After sinking to its lowest level since the start of 2015, the US dollar faces a huge test this week as markets look to key CPI inflation data for a signal about where the Federal Reserve could be about to take monetary policy.
The big macro economic data comes from the US in the shape of consumer price inflation figures for the last month. The data is a key marker for the US Federal Reserve’s monetary policy as it aims to achieve its inflation target of 2%.
At its last meeting the FOMC noted that it is ‘monitoring inflation developments closely’. This was the first real signal the Fed could be about to blink and is no longer convinced that the strong labour market is enough to get inflation to its target rate. This would chime with the hidden slack we know is in the labour market, which is keeping a lid on wages and therefore inflation.
The Reserve Bank of New Zealand meets on Thursday (Wednesday in Europe) with markets once again expecting no change in rates. But we’re looking for any further commentary from the central bank on the exchange rate after the kiwi rose to its strongest level in more than two years against the US dollar despite inflation in the three months to June falling to zero.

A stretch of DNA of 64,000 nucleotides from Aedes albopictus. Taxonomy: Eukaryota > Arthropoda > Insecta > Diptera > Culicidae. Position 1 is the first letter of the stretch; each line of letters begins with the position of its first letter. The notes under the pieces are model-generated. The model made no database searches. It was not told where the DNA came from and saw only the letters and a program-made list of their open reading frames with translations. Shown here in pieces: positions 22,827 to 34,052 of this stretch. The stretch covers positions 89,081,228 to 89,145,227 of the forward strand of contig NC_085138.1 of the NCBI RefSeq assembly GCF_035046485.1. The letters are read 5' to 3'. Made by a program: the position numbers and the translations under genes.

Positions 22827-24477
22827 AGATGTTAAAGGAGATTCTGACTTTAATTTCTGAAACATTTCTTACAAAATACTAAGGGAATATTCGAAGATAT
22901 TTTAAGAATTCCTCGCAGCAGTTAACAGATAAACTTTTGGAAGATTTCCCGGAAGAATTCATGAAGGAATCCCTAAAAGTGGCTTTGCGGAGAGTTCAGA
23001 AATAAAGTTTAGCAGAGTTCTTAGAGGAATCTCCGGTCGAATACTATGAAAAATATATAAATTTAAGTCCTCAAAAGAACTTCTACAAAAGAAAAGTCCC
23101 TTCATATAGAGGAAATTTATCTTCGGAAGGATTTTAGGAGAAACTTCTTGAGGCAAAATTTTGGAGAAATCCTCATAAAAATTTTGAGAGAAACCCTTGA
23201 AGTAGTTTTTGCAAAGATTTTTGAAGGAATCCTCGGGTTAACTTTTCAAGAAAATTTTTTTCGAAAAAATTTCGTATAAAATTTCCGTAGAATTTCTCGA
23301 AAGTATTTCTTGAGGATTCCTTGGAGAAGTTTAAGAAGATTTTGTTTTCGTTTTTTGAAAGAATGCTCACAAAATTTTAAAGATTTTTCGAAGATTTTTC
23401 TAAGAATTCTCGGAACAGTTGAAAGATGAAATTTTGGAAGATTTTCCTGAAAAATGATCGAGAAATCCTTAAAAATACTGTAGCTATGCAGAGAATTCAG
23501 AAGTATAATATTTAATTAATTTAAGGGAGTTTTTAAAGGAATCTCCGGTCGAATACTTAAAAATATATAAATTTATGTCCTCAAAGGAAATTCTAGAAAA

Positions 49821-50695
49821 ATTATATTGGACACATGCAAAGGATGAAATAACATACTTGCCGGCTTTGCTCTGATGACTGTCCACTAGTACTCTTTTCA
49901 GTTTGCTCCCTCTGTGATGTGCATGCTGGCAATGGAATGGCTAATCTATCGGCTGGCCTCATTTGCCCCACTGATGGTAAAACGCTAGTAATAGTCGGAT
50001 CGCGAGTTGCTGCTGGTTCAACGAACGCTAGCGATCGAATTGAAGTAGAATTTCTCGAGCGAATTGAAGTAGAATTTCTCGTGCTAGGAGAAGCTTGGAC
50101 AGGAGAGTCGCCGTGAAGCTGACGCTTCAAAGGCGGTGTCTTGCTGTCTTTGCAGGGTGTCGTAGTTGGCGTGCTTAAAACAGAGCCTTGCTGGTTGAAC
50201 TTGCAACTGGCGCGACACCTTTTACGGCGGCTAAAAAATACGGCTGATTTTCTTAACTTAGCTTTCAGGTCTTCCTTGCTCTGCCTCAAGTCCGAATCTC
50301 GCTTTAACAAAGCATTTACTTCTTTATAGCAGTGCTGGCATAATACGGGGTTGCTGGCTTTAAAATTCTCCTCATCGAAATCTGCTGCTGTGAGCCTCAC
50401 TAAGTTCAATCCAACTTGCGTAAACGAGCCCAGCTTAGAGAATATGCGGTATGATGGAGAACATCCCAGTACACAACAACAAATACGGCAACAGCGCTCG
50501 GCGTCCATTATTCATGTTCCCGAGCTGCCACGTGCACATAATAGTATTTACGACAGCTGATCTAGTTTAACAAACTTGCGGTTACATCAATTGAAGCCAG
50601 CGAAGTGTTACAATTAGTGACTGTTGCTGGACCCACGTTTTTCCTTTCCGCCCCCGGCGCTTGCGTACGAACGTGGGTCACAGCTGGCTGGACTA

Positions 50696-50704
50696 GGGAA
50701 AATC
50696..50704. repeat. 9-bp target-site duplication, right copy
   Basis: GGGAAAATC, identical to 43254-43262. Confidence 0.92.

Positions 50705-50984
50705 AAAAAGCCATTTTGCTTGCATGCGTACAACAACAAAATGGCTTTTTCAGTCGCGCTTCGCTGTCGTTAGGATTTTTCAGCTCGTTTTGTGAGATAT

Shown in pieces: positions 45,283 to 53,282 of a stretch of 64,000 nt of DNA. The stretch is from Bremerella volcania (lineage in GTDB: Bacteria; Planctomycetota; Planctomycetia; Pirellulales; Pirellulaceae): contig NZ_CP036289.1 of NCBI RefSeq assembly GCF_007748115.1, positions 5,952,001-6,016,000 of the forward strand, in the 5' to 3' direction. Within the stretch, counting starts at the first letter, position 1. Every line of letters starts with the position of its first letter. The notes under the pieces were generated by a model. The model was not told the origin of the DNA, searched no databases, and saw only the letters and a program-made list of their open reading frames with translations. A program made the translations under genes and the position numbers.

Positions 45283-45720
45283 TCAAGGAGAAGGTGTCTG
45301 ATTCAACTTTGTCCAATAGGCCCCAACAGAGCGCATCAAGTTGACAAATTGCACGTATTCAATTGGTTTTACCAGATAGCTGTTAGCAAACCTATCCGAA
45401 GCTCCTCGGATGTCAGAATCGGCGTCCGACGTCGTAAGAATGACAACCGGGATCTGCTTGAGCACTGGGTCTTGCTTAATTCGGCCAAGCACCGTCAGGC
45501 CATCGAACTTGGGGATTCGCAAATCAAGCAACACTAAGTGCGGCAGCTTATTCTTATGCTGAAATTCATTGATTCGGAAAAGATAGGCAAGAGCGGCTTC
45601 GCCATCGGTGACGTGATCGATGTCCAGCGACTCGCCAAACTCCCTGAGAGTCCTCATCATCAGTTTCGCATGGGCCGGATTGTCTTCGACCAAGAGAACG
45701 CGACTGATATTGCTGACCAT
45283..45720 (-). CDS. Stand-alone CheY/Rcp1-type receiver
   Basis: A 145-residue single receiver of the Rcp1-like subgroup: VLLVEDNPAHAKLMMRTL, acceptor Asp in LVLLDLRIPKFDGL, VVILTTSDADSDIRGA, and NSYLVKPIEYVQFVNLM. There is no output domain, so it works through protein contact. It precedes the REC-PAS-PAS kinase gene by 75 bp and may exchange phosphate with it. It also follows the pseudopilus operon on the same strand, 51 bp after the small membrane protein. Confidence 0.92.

Corporate earnings season has peaked but there is no shortage of S&P 500 and FTSE 350 stocks reporting this week. Highlights on Wall Street are the big retailers – JC Penney, Nordstrom and Macy’s; all of which are struggling as they wrestle with the disruptive effect of Amazon on the sector. These earnings reports could make for some interesting reading. Worldpay, PaddyPower Betfair and DFS Furniture are among the highlights in a smattering of FTSE releases this week.
For sterling, cable holding around the $1.32 level reached last week will depend on the economic data remaining firm despite all the Brexit uncertainty. This week’s test comes in the shape of Thursday’s official manufacturing production figures and goods trade balance.
Source: ETX Capital
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